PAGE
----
We asked Edi students for advice on how to get your life together
Equal parts wholesome and tragic
Uni can often feel like this strange in between phase where you're no longer a child but not quite an adult. You're expected to keep yourself alive all on your own but chances are you have no clue what you're doing a solid 90% of the time.
However, very occasionally you'll have a lightbulb moment where you'll think to yourself: maybe I'm getting the hang of this adulting thing.
So, in what weird and wonderful ways are Edinburgh students getting their shit together?
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fucking bullshit, would not recommend
— ?????? ???? (@PastelCoffins) January 21, 2020
If that infamous Pollock TV video is to be believed, not having someone to clean up after you is something a lot of 'Edin-yah' students struggle with.
Jo in 3rd year knew she was "beginning to adult" whilst "doing your first proper adult food shop – bleach, rinse aid, ‘dettols’, the whole works".
3rd year Marni recalls: "There was a time in second year that I got genuinely really aggravated with my boss for buying value glass cleaner instead of the branded Mr Sheen because it was streakier and it was such a fuck, what have I become moment".
It's possibly the first time chores have been your own responsibility – and your mum isn't there to nag you to do it. Unfortunately, that mountain of laundry isn't going to do itself as washing fairies do not, in fact, exist.
When everything feels a bit all over the place, it can often feel cathartic and cleansing to do something about it. 2nd year Politics student Erin organised her desktop on her laptop so "at least now its less of a mess than everything else in my life".
This is especially true with uni work and the weird mystery world that exists beyond graduation – getting a proper job. Marni is, quite frankly, killing it. She is very proud of "being sober enough to read when I come home from the pub and having 12 different cvs/cover letters for different jobs".
Adulting is soup and I am a fork?
— 재클린 (@kerbysmith1) January 22, 2020
Once you've accepted you actually need to think about life after uni, getting a LinkedIn is a good step. It's the 'who you know not what you know' mantra literally instilled into a user-friendly social media platform.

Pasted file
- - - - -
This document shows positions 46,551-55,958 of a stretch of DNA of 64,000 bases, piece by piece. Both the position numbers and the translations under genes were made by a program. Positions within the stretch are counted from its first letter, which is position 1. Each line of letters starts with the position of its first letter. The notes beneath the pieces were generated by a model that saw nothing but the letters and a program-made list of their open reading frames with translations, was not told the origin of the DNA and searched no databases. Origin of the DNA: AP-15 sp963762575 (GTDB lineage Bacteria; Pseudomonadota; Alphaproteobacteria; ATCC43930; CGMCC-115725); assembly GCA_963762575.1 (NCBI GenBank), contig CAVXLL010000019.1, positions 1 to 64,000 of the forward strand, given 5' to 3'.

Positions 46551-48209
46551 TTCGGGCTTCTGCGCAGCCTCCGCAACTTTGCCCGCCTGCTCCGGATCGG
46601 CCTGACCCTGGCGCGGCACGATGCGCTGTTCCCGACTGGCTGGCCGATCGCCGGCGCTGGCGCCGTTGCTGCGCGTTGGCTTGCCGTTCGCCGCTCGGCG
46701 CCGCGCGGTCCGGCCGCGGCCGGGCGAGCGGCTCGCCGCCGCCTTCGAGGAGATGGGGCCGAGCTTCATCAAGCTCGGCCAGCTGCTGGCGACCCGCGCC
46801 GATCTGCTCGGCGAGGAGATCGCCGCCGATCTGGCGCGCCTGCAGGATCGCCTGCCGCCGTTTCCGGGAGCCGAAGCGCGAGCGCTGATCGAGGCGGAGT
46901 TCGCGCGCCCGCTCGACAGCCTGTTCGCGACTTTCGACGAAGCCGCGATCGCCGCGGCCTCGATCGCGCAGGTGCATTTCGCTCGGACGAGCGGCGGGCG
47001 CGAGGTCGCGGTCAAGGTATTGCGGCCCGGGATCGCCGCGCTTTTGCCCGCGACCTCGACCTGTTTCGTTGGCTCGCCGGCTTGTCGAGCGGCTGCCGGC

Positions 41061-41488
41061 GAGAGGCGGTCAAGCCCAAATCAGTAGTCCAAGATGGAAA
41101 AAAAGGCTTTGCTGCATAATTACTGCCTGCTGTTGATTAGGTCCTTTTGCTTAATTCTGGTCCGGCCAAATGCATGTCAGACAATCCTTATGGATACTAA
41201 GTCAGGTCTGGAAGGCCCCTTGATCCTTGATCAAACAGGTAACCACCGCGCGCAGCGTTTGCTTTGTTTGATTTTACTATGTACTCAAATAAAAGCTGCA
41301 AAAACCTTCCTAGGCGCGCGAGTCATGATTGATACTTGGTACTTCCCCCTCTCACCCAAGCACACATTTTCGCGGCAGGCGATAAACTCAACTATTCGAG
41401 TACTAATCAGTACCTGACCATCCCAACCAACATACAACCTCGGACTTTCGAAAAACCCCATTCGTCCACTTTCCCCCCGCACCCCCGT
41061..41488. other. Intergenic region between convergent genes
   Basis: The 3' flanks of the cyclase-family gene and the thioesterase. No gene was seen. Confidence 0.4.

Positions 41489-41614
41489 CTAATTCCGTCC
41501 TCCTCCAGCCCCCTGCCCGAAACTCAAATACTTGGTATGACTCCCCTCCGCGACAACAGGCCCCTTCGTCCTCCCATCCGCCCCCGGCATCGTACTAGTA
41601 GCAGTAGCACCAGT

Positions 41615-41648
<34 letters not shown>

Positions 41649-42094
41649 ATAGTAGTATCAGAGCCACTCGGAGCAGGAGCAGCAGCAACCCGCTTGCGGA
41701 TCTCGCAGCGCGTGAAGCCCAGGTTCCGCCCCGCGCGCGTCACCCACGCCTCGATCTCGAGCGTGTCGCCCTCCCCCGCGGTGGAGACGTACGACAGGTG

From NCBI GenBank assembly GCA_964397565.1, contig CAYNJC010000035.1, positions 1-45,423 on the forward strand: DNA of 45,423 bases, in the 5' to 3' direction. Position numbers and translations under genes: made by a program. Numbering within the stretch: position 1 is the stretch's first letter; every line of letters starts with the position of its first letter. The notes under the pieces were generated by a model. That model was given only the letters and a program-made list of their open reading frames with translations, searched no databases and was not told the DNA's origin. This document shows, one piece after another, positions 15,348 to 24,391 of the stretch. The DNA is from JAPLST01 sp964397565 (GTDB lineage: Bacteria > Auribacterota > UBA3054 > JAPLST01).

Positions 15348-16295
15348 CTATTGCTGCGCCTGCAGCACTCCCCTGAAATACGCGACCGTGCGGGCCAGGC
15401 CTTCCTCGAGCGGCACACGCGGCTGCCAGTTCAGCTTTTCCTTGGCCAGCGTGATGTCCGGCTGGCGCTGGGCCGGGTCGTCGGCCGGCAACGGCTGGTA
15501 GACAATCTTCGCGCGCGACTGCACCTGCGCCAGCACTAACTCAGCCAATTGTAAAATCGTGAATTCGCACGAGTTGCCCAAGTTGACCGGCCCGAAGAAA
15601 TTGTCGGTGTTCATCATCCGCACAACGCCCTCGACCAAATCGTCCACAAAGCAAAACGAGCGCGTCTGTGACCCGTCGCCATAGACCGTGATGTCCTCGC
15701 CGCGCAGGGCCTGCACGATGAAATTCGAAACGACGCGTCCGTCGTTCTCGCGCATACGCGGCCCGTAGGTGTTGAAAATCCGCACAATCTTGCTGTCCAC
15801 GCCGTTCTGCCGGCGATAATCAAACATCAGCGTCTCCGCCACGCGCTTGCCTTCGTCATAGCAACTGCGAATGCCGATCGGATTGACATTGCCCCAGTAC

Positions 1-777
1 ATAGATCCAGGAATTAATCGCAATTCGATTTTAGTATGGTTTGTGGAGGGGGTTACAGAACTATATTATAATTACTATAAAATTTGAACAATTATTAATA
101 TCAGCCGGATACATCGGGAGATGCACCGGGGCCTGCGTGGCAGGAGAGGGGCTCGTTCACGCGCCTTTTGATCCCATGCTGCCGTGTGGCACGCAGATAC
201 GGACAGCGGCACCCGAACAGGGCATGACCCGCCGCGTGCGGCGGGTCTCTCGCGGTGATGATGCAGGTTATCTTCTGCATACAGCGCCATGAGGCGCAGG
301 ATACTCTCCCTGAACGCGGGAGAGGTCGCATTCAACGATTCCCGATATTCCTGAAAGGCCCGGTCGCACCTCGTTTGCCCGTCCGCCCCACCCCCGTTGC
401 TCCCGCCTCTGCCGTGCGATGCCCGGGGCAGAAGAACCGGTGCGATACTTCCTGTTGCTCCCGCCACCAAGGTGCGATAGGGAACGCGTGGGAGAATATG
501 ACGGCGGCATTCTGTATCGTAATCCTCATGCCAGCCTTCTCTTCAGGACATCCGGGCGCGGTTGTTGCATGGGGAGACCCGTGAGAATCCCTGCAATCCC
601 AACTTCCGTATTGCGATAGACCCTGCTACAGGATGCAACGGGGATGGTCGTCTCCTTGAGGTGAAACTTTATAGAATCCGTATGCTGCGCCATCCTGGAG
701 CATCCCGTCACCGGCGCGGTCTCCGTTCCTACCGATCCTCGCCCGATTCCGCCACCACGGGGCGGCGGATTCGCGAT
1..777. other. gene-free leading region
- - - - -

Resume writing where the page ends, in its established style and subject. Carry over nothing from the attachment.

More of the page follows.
But LinkedIn is a very different ball game to Facebook, Instagram, or even Twitter. The name of the game isn't to look cute or fun but network, network, network. So, you need to portray your most profesh, employable self.
However, use LinkedIn at your peril. Sophie in 2nd year advises sensible (sober) LinkedIn usage. She had a truly harrowing experience of finding a guy she met in Hive "who claimed to have no social media accounts – on LinkedIn. At this point, I was unaware it notifies you if someone is having a cheeky stalk of your profile. He must've thought I was such a creeper so I deleted his number and haven't spoken to him since."
So by all means go ahead and "perfect your profile pic, skillz, make dem fire links etc.", as Jo recommends, but remember it's not the place for being a social media stalker.
i’ve upgraded from stalking people on instagram to stalking them on linkedin
— a ✨ (@aquarexic) January 23, 2020
The art of drinking coffee
It can often feel like coffee is the only thing keeping you sane in your newfound adulthood. However, there are little things that can feel like the cherry on top of the cake. Elena, 3rd year always feels "really put together" when she remembers her Keep Cup. Whilst Sophie, 2nd year is "super proud" of herself for having a latte in Soderberg this morning without sugar. A humble brag indeed.
Supermarket Loyalty Cards
For many young people, starting uni is the first time they've had to properly manage their own money. And ways to make your money go that little bit further are invaluable. Loyalty cards, for example, are a great first step.
Amelia in 4th year has a Nectar Card whilst 2nd year Alex has "a MyWaitrose Card. I only got it because Waitrose was the only big supermarket in walking distance of my first year halls in Marchmont/Bruntsfield. But everytime I use it I feel like a card-carrying boujee bitch."
Every little helps, after all.
Who says adulting was hard, I've got £2.50 on my Tescos Clubcard and it only took me a year.
— James Gault (@jamesgault_) November 7, 2019
Owning a houseplant
I personally have been having a quarter life crisis recently. This is mainly because there are people from home who are the same age as me having actual, real life babies. I can barely look after myself and I have such admiration for people who think they can take on this level of responsibility at this age.
However, there are some taking on the middle ground – and have successfully managed to look after another living thing.
Ema in 2nd year is very proud of keeping her aloe plant alive for so long it now needs repotting. But she did very sadly kill her "thicc plant that looks like it has a fat ass – it was my favourite." A long way to go before a wee'un it seems.
I really got out of bed at 5AM to go outside & check on my little plants because of the wind #plantmum ?
— Stephanie (@keepingupwsteph) February 3, 2020
Looking the part
2nd year Yasmin says wearing her cute check Zara trousers is the ultimate way to feel like everything's coming together. Dressing the part isn't going to give you a first in that coursework essay, but it can do wonders in terms of your mindset and how you approach things.
Ultimately, no one really has their shit together. It's all one big illusion. All you can do is fake it 'til you make it and hope it all comes together at some point in the future, which it will! Until then, hang tight on the fourth floor armed with your Chilly's Bottle and KeepCup, and remember not to sweat the small stuff. We're all in this adulting game together.